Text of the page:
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  • Animals.Gary Hatfield - 2008 - In Janet Broughton & John Carriero (eds.), Companion to Descartes. Blackwell. pp. 404–425.
    This chapter considers philosophical problems concerning non-human (and sometimes human) animals, including their metaphysical, physical, and moral status, their origin, what makes them alive, their functional organization, and the basis of their sensitive and cognitive capacities. I proceed by assuming what most of Descartes’s followers and interpreters have held: that Descartes proposed that animals lack sentience, feeling, and genuinely cognitive representations of things. (Some scholars interpret Descartes differently, denying that he excluded sentience, feeling, and representation from animals, and I consider (...)
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  • Approaches to the Question, ‘What is Life?’: Reconciling Theoretical Biology with Philosophical Biology.Arran Gare - 2008 - Cosmos and History 4 (1-2):53-77.
    Philosophical biologists have attempted to define the distinction between life and non-life to more adequately define what it is to be human. They are reacting against idealism, but idealism is their point of departure, and they have embraced the reaction by idealists against the mechanistic notion of humans developed by the scientific materialists. Theoretical biologists also have attempted to develop a more adequate conception of life, but their point of departure has been within science itself. In their case, it has (...)
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  • The Extended (Evolutionary) Synthesis Debate: Where Science Meets Philosophy.Massimo Pigliucci & Leonard Finkelman - 2015 - BioScience 64 (6):511-516.
    Recent debates between proponents of the modern evolutionary synthesis (the standard model in evolutionary biology) and those of a possible extended synthesis are a good example of the fascinating tangle among empirical, theoretical, and conceptual or philosophical matters that is the practice of evolutionary biology. In this essay, we briefly discuss two case studies from this debate, highlighting the relevance of philosophical thinking to evolutionary biologists in the hope of spurring further constructive cross-pollination between the two fields.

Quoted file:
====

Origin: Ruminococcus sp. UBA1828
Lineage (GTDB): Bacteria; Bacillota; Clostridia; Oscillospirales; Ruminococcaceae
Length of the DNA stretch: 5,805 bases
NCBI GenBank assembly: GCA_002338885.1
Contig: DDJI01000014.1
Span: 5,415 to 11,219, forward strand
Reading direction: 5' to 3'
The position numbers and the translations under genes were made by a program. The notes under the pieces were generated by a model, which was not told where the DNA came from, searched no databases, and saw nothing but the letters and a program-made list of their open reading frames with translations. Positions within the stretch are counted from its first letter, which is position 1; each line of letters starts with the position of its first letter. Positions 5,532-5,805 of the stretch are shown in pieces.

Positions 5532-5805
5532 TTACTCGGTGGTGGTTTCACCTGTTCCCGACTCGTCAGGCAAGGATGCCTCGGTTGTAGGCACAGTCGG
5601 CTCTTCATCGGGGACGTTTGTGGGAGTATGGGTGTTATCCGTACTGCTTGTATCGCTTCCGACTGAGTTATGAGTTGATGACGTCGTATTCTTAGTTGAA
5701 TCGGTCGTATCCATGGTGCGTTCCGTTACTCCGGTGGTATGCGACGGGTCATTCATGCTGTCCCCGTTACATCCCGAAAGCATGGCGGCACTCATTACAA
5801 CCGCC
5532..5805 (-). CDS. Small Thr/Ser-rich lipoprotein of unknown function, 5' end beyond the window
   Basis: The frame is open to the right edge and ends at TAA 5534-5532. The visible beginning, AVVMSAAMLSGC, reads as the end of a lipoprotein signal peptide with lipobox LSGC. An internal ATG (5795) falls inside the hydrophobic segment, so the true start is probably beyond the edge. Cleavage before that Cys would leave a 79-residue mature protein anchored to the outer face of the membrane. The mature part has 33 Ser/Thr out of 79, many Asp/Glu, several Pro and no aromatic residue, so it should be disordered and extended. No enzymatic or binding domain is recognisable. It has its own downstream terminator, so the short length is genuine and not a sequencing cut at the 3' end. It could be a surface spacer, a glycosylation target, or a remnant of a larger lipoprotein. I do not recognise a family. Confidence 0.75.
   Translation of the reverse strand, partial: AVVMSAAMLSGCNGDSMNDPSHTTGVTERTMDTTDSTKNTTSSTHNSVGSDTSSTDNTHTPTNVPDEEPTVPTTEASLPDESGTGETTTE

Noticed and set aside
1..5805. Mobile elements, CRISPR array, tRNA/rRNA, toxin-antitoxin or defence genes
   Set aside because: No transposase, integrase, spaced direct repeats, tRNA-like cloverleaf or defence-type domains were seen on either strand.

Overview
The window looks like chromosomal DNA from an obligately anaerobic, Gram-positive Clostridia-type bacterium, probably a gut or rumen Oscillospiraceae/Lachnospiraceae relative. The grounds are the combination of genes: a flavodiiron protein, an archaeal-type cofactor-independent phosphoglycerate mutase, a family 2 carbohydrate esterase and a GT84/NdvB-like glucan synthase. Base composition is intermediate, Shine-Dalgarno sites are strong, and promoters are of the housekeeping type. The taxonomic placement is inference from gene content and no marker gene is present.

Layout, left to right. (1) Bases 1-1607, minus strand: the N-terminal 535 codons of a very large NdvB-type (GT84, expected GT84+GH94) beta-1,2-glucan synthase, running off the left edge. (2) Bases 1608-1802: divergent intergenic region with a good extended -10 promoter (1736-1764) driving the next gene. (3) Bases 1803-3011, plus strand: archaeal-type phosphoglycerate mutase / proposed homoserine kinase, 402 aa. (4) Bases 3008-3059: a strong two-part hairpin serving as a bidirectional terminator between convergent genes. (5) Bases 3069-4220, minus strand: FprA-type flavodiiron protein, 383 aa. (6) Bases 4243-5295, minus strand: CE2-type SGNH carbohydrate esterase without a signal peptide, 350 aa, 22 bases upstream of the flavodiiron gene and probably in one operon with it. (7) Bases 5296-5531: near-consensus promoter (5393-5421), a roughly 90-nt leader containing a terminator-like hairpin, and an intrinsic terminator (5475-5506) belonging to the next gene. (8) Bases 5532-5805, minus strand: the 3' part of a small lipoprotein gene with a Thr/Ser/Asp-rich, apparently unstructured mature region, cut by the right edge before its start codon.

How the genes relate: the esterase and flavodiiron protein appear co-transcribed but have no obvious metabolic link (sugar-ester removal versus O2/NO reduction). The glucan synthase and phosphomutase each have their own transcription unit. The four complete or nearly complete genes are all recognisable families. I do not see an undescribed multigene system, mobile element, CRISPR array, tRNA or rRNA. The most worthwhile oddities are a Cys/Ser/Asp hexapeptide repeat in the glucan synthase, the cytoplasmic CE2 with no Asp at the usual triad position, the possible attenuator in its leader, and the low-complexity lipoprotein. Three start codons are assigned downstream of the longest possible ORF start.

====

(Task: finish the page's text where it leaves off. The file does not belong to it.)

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  • Natural Philosophy and the Sciences: Challenging Science’s Tunnel Vision.Arran Gare - 2018 - Philosophies 3 (4):33-0.
    Prior to the nineteenth century, those who are now regarded as scientists were referred to as natural philosophers. With empiricism, science was claimed to be a superior form of knowledge to philosophy, and natural philosophy was marginalized. This claim for science was challenged by defenders of natural philosophy, and this debate has continued up to the present. The vast majority of mainstream scientists are comfortable in the belief that through applying the scientific method, knowledge will continue to accumulate, and that (...)
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  • Aristotle on Exceptions to Essences in Biology.Petter Sandstad - 2016 - In Benedikt Strobel & Georg Wöhrle (eds.), Angewandte Epistemologie in antiker Philosophie und Wissenschaft, AKAN-Einzelschriften 11. Trier: Wissenschaftlicher Verlag Trier. pp. 69-92.
    Exceptions are often cited as a counterargument against formal causation. Against this I argue that Aristotle explicitly allows for exceptions to essences in his biological writings, and that he has a means of explaining them through formal causation – though this means that he has to slightly elaborate on his general case theory from the Posterior Analytics, by supplementing it with a special case application in the biological writings. Specifically for Aristotle an essential predication need not be a universal predication. (...)